Voted! Please get out there and do the same!” by Aaron Gustafson is licensed under CC BY-SA 2.0.

I’m a last-minute voter, so I avail myself of King County’s ballot drop boxes. In the waning days of an election cycle, a ballot dropped in a mailbox might not get postmarked in time to count. Last election day, I was looking for a drop box near my place of work in downtown Seattle. I was surprised to find none in what I would consider the core of downtown. The walk down to South King Street and 2nd Avenue South wasn’t onerous, but it left me with a question.

How well does King County place ballot drop boxes with respect to transit access? There are 24 drop boxes in Seattle—not enough so that every point in the city is within walking distance of one. The elections department recognizes that at least some people will have to use some other mode of transportation. Some boxes are configured for drive-up access. For those who don’t drive, or who find the act of delivering a single piece of paper with a multi-ton private vehicle absurd, transit-friendly placement matters.

To assess the effectiveness of the placement, I conducted an access analysis for a typical weekday in Seattle. This involves dividing the city into a grid of 80 meter by 80 meter sectors. For the combination of every minute of the day and every sector, the analysis calculates which other sectors can be reached within 30 minutes using transit and walking. These calculations produce two sums for every sector: the inbound sum (with this sector as a destination, how many origin sector-time of day pairs are there for which a 30 minute transit trip exists) and the outbound sum (with this sector as an origin, how many destination sector-time of day pairs are there for which a 30 minute transit trip exists). This enables the comparison between sectors containing ballot boxes and all other sectors.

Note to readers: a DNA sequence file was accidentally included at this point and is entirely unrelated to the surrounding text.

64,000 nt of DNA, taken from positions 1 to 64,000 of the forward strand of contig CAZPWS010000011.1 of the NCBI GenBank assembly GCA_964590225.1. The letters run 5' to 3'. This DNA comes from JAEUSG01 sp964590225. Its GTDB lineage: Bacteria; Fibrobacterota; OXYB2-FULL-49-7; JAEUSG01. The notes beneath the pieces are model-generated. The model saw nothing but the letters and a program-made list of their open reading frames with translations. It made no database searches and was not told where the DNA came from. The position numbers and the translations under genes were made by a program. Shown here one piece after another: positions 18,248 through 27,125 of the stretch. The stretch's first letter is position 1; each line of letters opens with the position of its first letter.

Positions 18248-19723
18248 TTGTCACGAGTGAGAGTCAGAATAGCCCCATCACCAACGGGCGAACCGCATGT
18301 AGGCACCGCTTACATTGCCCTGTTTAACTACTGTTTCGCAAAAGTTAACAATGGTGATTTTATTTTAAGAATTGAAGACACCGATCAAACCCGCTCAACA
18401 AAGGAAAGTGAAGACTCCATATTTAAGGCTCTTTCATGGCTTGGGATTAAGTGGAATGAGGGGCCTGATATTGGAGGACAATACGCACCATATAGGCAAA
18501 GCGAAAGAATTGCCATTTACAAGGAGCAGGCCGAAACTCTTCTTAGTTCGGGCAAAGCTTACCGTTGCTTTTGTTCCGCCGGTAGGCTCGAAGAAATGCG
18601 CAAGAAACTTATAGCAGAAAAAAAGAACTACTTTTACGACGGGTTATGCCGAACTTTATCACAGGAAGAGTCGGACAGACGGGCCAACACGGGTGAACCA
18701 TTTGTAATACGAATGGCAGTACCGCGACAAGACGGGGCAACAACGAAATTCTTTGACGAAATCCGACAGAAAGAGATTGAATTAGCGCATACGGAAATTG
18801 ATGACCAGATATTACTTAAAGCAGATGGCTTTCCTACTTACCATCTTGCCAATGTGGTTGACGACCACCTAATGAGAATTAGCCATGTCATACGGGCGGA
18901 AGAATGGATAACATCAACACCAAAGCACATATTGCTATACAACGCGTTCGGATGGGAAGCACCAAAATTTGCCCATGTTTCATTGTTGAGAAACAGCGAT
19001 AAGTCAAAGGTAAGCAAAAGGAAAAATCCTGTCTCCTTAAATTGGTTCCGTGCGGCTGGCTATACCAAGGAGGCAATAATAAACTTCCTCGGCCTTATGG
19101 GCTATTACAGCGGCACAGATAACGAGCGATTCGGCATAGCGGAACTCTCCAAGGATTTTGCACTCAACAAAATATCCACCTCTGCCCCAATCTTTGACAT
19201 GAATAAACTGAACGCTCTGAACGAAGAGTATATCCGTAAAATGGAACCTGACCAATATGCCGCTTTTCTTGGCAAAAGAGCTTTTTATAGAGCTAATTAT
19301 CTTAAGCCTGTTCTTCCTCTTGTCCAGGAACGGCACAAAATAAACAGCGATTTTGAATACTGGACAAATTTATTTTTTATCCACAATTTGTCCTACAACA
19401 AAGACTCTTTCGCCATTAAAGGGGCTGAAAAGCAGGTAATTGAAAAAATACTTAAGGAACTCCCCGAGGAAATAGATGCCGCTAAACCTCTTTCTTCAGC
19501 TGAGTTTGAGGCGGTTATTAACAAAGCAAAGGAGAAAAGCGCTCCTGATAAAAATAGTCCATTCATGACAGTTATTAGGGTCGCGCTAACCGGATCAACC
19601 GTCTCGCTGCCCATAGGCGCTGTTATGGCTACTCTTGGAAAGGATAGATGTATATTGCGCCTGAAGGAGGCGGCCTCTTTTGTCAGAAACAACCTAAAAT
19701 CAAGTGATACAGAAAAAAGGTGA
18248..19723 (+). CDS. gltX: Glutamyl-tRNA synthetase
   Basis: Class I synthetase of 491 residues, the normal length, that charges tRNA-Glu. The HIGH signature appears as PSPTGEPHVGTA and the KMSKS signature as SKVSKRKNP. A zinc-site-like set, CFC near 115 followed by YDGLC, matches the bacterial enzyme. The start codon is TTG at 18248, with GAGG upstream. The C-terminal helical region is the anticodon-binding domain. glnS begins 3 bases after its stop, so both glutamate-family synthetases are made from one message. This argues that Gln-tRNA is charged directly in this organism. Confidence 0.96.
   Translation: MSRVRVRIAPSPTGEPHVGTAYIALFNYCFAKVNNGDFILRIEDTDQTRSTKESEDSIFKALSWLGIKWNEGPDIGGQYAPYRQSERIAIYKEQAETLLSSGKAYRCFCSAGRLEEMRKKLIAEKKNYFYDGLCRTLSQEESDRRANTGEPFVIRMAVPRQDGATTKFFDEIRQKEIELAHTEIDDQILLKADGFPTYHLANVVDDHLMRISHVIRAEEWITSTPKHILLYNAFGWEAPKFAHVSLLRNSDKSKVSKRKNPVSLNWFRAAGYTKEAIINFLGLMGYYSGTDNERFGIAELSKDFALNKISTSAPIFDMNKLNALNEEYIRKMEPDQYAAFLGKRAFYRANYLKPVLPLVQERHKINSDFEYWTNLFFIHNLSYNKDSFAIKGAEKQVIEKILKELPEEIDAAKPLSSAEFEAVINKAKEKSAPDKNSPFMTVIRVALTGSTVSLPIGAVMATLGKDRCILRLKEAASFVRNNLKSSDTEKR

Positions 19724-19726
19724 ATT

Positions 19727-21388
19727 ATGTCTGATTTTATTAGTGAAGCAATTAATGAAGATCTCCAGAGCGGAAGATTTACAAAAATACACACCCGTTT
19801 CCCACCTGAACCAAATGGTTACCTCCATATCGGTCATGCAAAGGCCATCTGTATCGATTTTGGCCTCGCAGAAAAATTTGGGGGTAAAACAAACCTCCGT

sector box name inbound × outbound percentile fraction of best
20428 University of Washington Campus 103,782,920,730,372 100 0.668
15021 Seattle Central College 78,238,316,077,403 99 0.504
13377 King Street Box 75,402,031,675,023 99 0.485
13282 Uwajimaya 72,954,743,897,133 98 0.470
11328 Beacon Hill Library 71,583,672,817,977 98 0.461
15392 South Lake Union 47,621,906,594,130 92 0.307
28210 North Seattle College 47,216,156,421,431 92 0.304
25037 Green Lake Community Center 45,716,837,283,832 91 0.294
31070 Lake City Library 38,164,457,011,340 84 0.246
23042 Ballard Branch Library 37,180,946,549,144 83 0.239
15777 Metropolitan Market - Queen Anne 35,387,462,349,230 80 0.228
8623 Rainier Community Center 33,288,062,735,543 77 0.214
8536 Alaska Junction 31,670,637,604,320 75 0.204
14100 Garfield Community Center 28,634,833,968,970 69 0.184
4769 NewHolly Neighborhood Campus 27,650,251,459,488 68 0.178
6255 High Point Library 25,093,548,459,318 63 0.162
2599 Rainier Beach Community Center 22,293,899,014,120 57 0.144
19245 Seattle Pacific University Bookstore 21,485,026,822,588 55 0.138
25375 Magnuson Park/The Brig 18,136,946,136,417 48 0.117
31348 Broadview Library 16,524,923,956,240 44 0.106